Review finds limited value for spinal manipulation in acute LBP

February 6, 2013
Review finds limited value for spinal manipulation in acute LBP
Spinal manipulative therapy (SMT) is no more effective a treatment for acute low back pain than inert interventions, sham SMT, or as adjunct therapy, according to the results of an updated systematic literature review published in the Feb. 1 issue of Spine.

(HealthDay)—Spinal manipulative therapy (SMT) is no more effective a treatment for acute low back pain than inert interventions, sham SMT, or as adjunct therapy, according to the results of an updated systematic literature review published in the Feb. 1 issue of Spine.

Sidney M. Rubinstein, Ph.D., of the VU University Medical Center in Amsterdam, and colleagues conducted a systematic review of 20 randomized, controlled trials, involving 2,674 patients, to assess the effects of SMT on acute . The effects of SMT were compared with inert interventions, sham SMT, other interventions, and adjunct SMT.

Twelve of the trials were not included in a previous review. The researchers found that six trials had a low risk of bias. Low- to very-low quality evidence suggested no difference for SMT compared with inert interventions, sham SMT, or adjunct SMT for the outcomes of and functional status. Variable quality of evidence suggested no difference in the effect of SMT versus other interventions. Sparse data were identified to show any impact of SMT on recovery, return-to-work, , or cost of care. SMT was not associated with any serious complications.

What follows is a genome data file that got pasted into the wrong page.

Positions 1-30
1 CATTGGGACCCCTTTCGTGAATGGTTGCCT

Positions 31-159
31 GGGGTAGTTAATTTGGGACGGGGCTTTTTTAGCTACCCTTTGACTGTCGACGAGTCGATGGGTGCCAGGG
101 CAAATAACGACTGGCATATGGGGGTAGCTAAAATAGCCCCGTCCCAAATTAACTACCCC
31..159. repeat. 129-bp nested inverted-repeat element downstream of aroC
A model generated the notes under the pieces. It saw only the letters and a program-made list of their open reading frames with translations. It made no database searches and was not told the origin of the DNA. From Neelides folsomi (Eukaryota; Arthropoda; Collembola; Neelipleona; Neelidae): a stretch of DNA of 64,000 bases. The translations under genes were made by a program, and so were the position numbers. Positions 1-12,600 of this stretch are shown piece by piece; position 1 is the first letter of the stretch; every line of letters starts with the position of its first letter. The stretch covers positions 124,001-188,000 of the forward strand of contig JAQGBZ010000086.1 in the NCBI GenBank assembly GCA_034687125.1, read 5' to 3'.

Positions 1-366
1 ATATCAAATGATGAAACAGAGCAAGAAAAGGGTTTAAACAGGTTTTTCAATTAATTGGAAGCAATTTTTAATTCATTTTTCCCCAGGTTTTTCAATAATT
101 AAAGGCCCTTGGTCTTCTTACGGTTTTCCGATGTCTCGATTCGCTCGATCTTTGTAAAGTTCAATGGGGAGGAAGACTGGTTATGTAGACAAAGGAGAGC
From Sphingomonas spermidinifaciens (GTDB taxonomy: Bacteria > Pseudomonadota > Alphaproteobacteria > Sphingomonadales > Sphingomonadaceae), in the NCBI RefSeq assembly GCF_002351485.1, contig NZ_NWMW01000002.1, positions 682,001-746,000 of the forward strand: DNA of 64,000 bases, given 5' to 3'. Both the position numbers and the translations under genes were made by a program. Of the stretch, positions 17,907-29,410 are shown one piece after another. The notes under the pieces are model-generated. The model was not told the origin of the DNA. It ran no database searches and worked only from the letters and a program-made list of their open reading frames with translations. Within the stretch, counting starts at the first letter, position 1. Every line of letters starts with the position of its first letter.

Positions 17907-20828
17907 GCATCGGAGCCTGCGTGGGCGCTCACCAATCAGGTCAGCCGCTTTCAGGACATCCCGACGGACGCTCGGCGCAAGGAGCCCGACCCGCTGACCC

"SMT is no more effective for acute low back pain than inert interventions, sham SMT, or as adjunct therapy. SMT also seems to be no better than other recommended therapies," the authors write. "Our evaluation is limited by the few numbers of studies; therefore, future research is likely to have an important impact on these estimates."

Explore further: Samsung, STMicroelectronics, Metalink Unveil Wireless HD IPTV Set-Top Box at CeBIT

More information: Abstract
Full Text (subscription or payment may be required)

Related Stories

Self-management has small effect on low back pain

June 5, 2012

(HealthDay) -- Compared to minimal interventions, self-management has a small effect on pain and disability in non-specific low back pain (LBP), according to a review published online May 23 in Arthritis Care & Research.

Spine education seems ineffective in pain prevention

December 10, 2012

(HealthDay)—Educational interventions, mainly focused on a biomechanical/biomedical model, do not seem to be effective in preventing low back pain, according to a review published in the December issue of the European Spine ...

Recommended for you

In sub-Saharan Africa, cancer can be an infectious disease

August 26, 2016

In 1963, Irish surgeon Denis Parson Burkitt airmailed samples of an unusual jaw tumor found in Ugandan children to his colleague, Anthony Epstein, at Middlesex Hospital in London. Epstein, an expert in chicken viruses and ...

Zika virus may persist in the vagina days after infection

August 25, 2016

The Zika virus reproduces in the vaginal tissue of pregnant mice several days after infection, according to a study by Yale researchers. From the genitals, the virus spreads and infects the fetal brain, impairing fetal development. ...

Team discovers how Zika virus causes fetal brain damage

August 24, 2016

Infection by the Zika virus diverts a key protein necessary for neural cell division in the developing human fetus, thereby causing the birth defect microcephaly, a team of Yale scientists reported Aug. 24 in the journal ...

0 comments

Please sign in to add a comment. Registration is free, and takes less than a minute. Read more

Click here to reset your password.
Sign in to get notified via email when new comments are made.